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Archbishop Nienstedt leaves Michigan parish after protests

January 21, 2016

Archbishop John Nienstedt has left the parish in Battle Creek, Michigan, where he had been working, because of opposition from some parishioners.

Archbishop Nienstedt, who resigned last June from his post as Archbishop of St. Paul-Minneapolis after a Minnesota prosecutor filed criminal charges for failure to report sex-abuse complaints, had been helping out at St. Philip’s church, functioning as an ordinary parish priest (although he retains the status of an archbishop). But his presence apparently prompted complaints, and the archbishop made the decision to leave rather than provoke antagonisms.

In a related story, an advocacy group for sex-abuse victims has criticized the pastoral work of another bishop who retired after a criminal conviction related to his handling of sex-abuse complaints. Bishop Robert Finn, who once headed the Diocese of Kansas City, Missouri, is now acting as chaplain of a convent in Nebraska. SNAP—the Survivors Network of those Abused by Priests—protested that even in this assignment the bishop “may well again have the chance to report or conceal child sex crimes and repeat his offense.”

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  • Posted by: Bernadette - Jan. 26, 2016 4:52 AM ET USA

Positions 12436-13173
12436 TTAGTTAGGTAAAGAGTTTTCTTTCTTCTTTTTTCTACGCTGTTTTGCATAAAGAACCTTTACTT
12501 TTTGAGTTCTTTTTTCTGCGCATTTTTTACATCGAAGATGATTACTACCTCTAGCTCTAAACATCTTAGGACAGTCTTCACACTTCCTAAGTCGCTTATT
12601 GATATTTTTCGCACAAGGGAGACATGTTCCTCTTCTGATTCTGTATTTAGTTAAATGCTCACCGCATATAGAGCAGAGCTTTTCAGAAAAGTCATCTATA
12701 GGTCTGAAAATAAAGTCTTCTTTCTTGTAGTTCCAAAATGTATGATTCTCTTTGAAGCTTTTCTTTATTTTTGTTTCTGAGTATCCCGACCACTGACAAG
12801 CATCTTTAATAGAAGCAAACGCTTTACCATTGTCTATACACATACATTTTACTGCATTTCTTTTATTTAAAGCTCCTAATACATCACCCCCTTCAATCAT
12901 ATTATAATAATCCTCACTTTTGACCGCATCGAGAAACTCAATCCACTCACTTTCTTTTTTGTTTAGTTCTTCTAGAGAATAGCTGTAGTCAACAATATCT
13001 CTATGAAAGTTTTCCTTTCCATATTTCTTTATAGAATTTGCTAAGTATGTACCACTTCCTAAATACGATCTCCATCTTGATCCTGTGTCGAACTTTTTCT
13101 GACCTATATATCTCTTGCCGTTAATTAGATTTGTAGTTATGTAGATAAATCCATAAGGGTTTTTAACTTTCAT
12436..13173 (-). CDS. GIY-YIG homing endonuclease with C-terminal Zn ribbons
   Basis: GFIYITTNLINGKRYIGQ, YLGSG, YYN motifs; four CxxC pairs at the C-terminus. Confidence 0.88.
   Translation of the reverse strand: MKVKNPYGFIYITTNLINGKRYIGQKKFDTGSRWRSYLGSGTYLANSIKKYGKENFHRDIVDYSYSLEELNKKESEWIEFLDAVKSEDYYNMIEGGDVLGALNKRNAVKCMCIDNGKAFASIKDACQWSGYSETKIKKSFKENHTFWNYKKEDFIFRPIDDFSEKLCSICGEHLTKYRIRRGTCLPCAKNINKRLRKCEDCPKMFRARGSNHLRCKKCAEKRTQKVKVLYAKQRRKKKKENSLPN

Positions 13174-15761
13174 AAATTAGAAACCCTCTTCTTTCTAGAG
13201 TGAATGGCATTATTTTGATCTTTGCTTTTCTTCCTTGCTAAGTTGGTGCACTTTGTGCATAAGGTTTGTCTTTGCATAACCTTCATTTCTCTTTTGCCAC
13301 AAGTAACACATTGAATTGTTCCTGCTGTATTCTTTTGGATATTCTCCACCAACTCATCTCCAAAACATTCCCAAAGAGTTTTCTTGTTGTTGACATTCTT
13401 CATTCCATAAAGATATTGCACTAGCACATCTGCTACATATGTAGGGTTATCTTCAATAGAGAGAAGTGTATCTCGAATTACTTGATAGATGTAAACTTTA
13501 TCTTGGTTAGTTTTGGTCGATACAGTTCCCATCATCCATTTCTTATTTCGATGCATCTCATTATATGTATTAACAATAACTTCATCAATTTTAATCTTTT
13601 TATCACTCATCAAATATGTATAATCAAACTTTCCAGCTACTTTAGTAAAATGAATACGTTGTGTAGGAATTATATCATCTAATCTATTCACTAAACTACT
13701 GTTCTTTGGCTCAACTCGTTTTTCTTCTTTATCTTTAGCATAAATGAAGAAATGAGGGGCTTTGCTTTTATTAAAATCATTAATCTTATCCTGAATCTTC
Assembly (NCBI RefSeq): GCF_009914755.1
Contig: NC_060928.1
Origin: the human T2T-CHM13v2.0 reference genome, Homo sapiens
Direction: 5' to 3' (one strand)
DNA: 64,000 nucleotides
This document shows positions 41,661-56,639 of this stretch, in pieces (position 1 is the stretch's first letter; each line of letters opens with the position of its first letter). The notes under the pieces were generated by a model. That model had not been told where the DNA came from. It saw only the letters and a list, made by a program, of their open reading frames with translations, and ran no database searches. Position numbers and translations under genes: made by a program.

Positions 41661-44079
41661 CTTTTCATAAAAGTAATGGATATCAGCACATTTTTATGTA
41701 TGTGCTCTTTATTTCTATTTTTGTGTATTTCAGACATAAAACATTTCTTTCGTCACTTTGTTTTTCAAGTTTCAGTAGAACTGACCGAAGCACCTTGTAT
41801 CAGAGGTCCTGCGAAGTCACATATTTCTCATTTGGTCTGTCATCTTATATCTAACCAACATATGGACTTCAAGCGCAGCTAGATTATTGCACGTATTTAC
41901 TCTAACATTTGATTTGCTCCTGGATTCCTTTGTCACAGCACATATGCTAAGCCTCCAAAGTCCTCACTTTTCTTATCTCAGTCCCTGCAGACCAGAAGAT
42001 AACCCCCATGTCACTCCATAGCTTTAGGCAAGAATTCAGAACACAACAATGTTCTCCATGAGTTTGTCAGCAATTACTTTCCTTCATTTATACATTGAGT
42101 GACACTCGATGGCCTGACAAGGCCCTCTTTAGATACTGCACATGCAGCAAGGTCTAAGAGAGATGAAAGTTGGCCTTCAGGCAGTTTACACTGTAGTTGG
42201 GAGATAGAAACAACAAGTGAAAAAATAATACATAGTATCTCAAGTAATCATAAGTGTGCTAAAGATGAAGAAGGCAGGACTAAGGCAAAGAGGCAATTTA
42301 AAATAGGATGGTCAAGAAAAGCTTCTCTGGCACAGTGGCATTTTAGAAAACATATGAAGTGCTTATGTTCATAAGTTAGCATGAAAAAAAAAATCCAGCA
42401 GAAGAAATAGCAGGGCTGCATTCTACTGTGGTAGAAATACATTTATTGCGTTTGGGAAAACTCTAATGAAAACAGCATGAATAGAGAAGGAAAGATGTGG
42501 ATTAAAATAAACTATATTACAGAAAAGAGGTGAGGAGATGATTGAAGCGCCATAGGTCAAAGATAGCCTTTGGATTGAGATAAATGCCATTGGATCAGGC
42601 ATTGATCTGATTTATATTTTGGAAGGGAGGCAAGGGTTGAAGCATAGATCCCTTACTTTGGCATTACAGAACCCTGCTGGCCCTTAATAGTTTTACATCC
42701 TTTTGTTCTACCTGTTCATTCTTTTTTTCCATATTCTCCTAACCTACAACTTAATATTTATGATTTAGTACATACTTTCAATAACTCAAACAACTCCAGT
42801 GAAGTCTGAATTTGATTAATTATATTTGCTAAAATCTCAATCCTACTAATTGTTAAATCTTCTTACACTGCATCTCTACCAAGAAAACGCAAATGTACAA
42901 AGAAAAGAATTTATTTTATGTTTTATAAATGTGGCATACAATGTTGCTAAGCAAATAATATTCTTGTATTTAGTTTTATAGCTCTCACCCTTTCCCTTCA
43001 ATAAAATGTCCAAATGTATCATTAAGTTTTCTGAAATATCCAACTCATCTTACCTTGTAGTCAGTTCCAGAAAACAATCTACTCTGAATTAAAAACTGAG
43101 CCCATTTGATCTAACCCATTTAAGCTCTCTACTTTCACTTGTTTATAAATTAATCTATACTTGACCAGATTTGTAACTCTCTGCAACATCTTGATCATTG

How cruel people can be! I find this absolutely disgusting and my heart goes out to Archbishop Nienstadt who desires to continue to be of service to God's people. Shame on you people! Maybe our good Bishop would welcome him into our diocese. We have a desperate need of priests with many parishes having only one priest to serve 900 - 1,000+. What has happened to the virtue of forgiveness? When we repent, we are forgiven. The archbp surely is also. We know not the whole story media uproar

  • Posted by: Randal Mandock - Jan. 23, 2016 5:40 PM ET USA

    "Who am I to judge?" These prelates were already judged in the public forum. The Church disciplined them. There is no doubt they have performed the penance assigned them by their confessor priest. Are the protesters again judging the past failings of these prelates, or are they by their actions condemning these bishops to hell? Where are the sharp correctives of Pope Francis in this situation? Now is the time for a statement from the Papacy instructing the protesters about how to judge rightly.

  • Posted by: jacquebquique5708 - Jan. 22, 2016 10:37 AM ET USA

    I would say that it took a lot of humility for both men who exercised the authority of a bishop to work in such a simple capacity. SNAP is well beyond despicable. The agenda is not the protection of children. The goal is the destruction of the Catholic Church. I am sorry that David Clohesy was abused himself. However, his agenda of "revenge and retribution toward those in authority is getting a little old. He strikes fear and is working with the National Catholic Reporter as his Gospel.

  • Posted by: feedback - Jan. 21, 2016 10:40 PM ET USA

    It is very sad, indeed. My prayers are with Archbishop Nienstedt and Bishop Finn.

  • Posted by: james-w-anderson8230 - Jan. 21, 2016 7:36 PM ET USA

    Archbishop Nienstedt was convicted of a misdemeanor, a technicality, and he is being persecuted by so called catholics for no valid reason. I don't recall the details of Bishop Finn, but I believe it was a minor matter. Neither one of them were convicted of sex abuse or moving around and concealing sex abusers.

  • Posted by: Minnesota Mary - Jan. 21, 2016 6:22 PM ET USA

    Very sad news, especially if Archbishop Nienstedt's detractors are liars.